Recently I was shopping at a local department store when I came across something I thought was a bit out of the ordinary. A man who looked to be in his late 40’s, early 50’s, was admiring himself in a full-length mirror, swiveling his hips left and right in what I assume was an attempt to determine the fit of the pair of Blue Jeans he had on. What I thought was a bit odd was the fact the jeans looked so tight I can’t believe the gentleman had any blood flowing below the waist, let alone had somehow managed to get them on and securely fastened. Now to be fair, no one will ever accuse me of being stylish or up to date with trends, so it is quite possible that the “basketball jammed into a pair of pantyhose” look is all the rage for the middle-aged gentleman. Regardless, a salesperson did approach the man at the mirror and after some discussion, suggested a different size, saying…
“Sir, I am certain I can help you find a pair of jeans that look great and are very comfortable......trust me!”
And there it was. Two little words that we hear constantly in our everyday lives, be that personal, business or otherwise...” Trust Me”.
In the context of the vendor-customer relationship, trust is often established over time through a collaborative working partnership that has seen project after project brought to a successful conclusion, so based on past history, when the vendor says “trust me” the customer is more likely to do just that. There is also “trust by association” where a customer enters an agreement with a vendor in part, due to the recommendation from someone (company, associate, etc.…) whose opinion they value. So again when the vendor needs the trust of their customer usually it is given. But what do we do when there has not been any type of relationship established or recommendation made? Can we really trust at first sight?
There is no denying that for some organisations, the decision for determining which vendor best suits their needs is made much easier by looking at factors such as reputation for delivering quality work on budget and on time and the ability to demonstrate their expertise on demand…and thus, for them anyway, the trust portion of the relationship has been satisfied. But for many organisations they need more, they need to be able to trust the people making the promise. Here a critical point has been reached…the stage in the relationship where two parties begin to get to know each other as a means of establishing trust, and it is here where some vendors fall short for one simple reason…the person(s) they have made responsible for managing the customer relationship is not qualified for the job. That may mean they have poor organisations skills, below average communication skills or over - promise and under-deliver just to name a few. Regardless, the point is that for vendors, when choosing a person to represent your organisation, chose wisely as it does not always take much to sour a relationship to the extent the customer opts to take their business elsewhere.
So how can an individual convey a feeling of trust to those they are getting to know? Well I have been involved in managing relationships long enough to understand there is no simple answer to that question. Having said that, in talking to many project managers who deal with vendors (and speaking from my own experience) one of the first things they look for is” does the person have a passion for what they do”? People who love their job tend to be more realistic and honest about what they are capable of delivering, so starting a relationship with a person who brings passion and honesty is a great way to build trust.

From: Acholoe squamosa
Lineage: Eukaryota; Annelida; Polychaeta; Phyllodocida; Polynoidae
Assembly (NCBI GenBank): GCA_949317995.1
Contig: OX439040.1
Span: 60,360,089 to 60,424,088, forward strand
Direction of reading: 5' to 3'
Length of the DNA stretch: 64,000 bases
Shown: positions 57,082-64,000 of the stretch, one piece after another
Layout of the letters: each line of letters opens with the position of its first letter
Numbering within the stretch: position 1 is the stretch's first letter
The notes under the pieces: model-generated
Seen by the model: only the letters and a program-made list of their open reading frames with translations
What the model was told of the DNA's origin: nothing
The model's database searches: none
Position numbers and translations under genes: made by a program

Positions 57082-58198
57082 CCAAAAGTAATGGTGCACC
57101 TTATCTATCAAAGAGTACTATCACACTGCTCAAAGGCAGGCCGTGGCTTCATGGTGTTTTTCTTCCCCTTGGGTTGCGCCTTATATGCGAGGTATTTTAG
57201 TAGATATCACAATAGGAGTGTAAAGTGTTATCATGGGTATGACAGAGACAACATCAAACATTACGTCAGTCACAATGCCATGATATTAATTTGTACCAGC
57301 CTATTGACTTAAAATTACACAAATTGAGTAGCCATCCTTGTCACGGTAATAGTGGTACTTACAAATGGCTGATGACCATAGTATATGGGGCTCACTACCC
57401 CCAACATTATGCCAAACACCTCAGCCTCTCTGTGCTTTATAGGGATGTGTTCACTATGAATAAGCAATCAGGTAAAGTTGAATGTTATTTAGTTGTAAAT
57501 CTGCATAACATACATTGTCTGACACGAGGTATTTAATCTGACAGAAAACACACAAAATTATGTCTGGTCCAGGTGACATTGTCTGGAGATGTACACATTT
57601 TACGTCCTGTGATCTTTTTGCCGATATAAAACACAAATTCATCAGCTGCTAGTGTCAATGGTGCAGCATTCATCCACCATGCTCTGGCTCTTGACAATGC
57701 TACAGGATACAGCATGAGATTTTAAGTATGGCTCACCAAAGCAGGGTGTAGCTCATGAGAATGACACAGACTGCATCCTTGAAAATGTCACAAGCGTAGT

It goes without saying that different people will look for different things, put more value in certain character traits than perhaps someone else would. Others may simply go by that ol’ standby, a gut feeling when deciding if the person across the table can be trusted. Regardless of what characteristics may be considered more telling than others, I think is safe to suggest that whom is chosen to sit at that table across from the customer can make a big difference, good or bad, in the relationship.
In considering the above and as a final thought, we are left with the question “If trust is not established does that mean in all instances that a successful working relationship cannot ensue?” I am not sure I have the definitive answer to that, however in thinking about that question I am reminded of a line from the movie “The Godfather II”. In one particular scene the Godfather, Michael Corleone, questions the distrust one of his fellow family members, Frank Pentangeli, has for a fellow "business partner" Hyman Roth. Corleone reasons that his father, Vito Corleone the original Godfather, had worked successfully with Roth for many years.
To this Pentangeli replied…….
“Your father did business with Hyman Roth, he respected Hyman Roth... but he never trusted Hyman Roth!”.
Spoiler alert, things do not end well for Hyman Roth so perhaps one could suggest that if he and his partners had a better trusting relationship, he would not have been gunned down in an airport.
Oh…as for my fellow shopper at the department store…. I did not stick around long enough to see what he purchased that day…. however, I like to think that he chose to show trust in the salesperson and went home happy, if not much, much more comfortable.
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